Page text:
Successful Social Media Implementation Comes with MotivationsBy: Chris Crum - August 11, 2009
It’s interesting to look at how the web has evolved and continues to do so. Social media (at least in its current incarnation) is still relatively young, yet we have seen a lot of evolution just within this aspect of the web itself. This is highlighted today especially, as we see competition in the real-time search arena really stat to heat up.
Some members of the WebProNews team are out in San Jose at the Search Engine Strategies Conference. This event kicked off with a keynote from Clay Shirky, a writer and educator discussed how communication media has changed over the years, and why and how social media is effective.
Basically what it boils down to according to Shirky, is that "Successful tools today are about channeling existing motivations."
Clay says that in some cases, paying people to do things kills desire. Things that motivate people in social media are feeling autonomous, feeling competent, and feeling connected. Paying people might kill these motivations, he says.
Clay talked about how we’re living in the middle of "the largest expansion of expression capability in history." This couldn’t be any truer. People are sharing more and more about themselves at an incredible rate, which is why real-time search is such an important part of the equation today.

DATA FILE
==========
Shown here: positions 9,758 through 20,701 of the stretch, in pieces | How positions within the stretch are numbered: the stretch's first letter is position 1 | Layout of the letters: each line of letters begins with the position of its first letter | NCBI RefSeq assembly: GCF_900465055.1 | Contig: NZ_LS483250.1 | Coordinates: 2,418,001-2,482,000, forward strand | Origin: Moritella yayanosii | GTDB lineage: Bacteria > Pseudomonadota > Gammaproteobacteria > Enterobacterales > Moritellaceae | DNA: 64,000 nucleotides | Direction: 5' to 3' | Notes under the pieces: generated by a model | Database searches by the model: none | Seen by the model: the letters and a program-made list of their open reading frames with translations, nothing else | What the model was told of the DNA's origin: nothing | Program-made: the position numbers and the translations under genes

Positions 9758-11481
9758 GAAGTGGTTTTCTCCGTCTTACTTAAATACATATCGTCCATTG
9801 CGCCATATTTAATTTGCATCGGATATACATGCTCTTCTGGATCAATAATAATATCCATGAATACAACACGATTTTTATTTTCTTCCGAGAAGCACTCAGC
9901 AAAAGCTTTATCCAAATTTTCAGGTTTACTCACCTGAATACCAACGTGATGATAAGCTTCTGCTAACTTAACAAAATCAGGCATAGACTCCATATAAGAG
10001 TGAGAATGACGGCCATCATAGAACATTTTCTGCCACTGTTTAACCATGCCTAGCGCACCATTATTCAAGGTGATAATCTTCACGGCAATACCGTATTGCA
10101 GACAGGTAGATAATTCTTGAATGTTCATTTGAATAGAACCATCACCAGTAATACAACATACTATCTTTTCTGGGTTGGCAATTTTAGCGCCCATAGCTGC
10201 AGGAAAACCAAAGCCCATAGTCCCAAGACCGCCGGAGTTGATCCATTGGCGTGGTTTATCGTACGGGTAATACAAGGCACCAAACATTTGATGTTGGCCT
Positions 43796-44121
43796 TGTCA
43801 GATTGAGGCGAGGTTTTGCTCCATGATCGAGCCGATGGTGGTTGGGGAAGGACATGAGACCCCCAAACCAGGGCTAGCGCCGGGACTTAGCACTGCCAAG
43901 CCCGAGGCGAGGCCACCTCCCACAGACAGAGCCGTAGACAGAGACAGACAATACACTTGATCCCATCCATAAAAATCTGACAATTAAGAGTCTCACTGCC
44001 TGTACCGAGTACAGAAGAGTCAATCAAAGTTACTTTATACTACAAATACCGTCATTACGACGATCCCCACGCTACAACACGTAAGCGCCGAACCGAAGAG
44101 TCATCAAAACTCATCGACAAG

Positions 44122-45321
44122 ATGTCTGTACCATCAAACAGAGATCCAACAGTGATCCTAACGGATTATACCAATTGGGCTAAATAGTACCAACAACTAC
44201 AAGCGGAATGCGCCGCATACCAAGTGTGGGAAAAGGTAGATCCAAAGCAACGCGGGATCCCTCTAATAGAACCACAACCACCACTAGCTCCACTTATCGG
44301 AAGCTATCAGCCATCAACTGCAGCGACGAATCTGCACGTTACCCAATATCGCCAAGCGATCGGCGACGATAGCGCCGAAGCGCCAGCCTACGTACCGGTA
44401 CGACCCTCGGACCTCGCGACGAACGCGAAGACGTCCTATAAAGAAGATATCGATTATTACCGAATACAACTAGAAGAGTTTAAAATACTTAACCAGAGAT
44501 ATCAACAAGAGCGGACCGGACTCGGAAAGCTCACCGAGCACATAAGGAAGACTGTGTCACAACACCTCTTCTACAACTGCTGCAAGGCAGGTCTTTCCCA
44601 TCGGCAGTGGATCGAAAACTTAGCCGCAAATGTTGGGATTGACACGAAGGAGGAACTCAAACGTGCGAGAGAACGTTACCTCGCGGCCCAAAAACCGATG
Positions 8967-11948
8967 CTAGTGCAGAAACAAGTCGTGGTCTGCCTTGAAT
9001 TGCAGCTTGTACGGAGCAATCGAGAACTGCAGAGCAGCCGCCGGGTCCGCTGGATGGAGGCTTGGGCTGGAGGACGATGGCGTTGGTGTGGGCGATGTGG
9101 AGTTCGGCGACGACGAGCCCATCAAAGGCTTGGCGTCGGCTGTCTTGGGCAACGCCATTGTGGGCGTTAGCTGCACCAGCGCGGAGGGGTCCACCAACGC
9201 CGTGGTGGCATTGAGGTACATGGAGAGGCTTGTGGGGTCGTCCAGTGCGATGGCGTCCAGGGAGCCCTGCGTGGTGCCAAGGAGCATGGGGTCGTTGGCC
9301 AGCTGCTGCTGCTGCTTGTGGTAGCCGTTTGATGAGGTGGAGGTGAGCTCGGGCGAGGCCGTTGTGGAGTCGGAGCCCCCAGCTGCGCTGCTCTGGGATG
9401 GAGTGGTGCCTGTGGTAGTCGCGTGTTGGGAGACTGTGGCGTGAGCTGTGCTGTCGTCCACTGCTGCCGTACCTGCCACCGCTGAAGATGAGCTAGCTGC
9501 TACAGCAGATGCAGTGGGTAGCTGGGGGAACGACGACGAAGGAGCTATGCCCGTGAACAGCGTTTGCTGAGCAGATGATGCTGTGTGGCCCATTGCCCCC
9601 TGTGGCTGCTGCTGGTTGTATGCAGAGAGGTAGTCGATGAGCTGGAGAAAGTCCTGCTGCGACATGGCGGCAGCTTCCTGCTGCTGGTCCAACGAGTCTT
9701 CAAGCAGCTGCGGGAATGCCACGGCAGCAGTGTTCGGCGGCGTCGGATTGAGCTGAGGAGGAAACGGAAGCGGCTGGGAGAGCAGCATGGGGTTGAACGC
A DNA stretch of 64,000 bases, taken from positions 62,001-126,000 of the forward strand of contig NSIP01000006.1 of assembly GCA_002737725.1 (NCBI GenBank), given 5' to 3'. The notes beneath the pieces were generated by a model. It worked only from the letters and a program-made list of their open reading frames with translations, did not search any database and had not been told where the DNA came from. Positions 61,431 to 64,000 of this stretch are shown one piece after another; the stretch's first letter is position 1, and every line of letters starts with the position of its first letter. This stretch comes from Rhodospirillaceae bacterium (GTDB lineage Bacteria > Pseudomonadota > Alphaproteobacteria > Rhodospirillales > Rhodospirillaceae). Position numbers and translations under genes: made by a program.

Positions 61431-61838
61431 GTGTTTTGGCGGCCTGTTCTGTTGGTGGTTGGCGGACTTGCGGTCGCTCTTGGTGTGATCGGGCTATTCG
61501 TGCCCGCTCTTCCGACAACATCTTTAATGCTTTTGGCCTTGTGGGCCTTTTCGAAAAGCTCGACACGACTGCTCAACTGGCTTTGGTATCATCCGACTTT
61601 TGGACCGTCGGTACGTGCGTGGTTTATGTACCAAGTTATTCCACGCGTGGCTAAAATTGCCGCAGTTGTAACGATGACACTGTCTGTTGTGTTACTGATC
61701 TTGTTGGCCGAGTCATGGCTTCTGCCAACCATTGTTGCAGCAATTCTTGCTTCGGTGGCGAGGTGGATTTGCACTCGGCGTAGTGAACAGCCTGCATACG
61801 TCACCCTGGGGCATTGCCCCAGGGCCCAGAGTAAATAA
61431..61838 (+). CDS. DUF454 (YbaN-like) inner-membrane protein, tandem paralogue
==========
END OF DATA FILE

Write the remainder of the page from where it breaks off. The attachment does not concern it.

Clay talked about how we didn’t always have the "many to many" medium. "Back in the 90’s there were all kinds of stories that email was for the young not the Grandparents.. Then it was found that old people did use email. Now young people think email is just for the old! Once email became normal that’s when significant social changes happened."
He says we’re living in a period of "mass amateurization," and professionals think amateurs are just trying to be mini versions of them.
"The sociology of the users’ motivation is the thing that makes social media tools work, not the tools themselves."
To drive home his point about how successful tools are all about channeling existing motivations, Clay points to the first email messages the founders of Linux and Wikipedia sent to their friends. They went something like:
"Linux" I’m doing a (free operation system (just a hobby) I’d like to know what features most people world want."
"Wikipeida" "Humor me . Go there and add a little article. It will take all of five or ten minutes."
Twitter’s first message went something like:
"I want to have a dispatch service that connects on our phones using text."
These tools channeled existing motivations. That’s what it takes to achieve success through social media. Don’t use Twitter or Facebook just to use Twitter or Facebook. Use them to serve the purposes your business requires. That’s where the successful implementation will come in.
The web has evolved, and it has given us cutting edge tools to get the job done. But a tool is still just a tool. Without the users, the tools are meaningless, and the user must have specific motivations to use the tools effectively.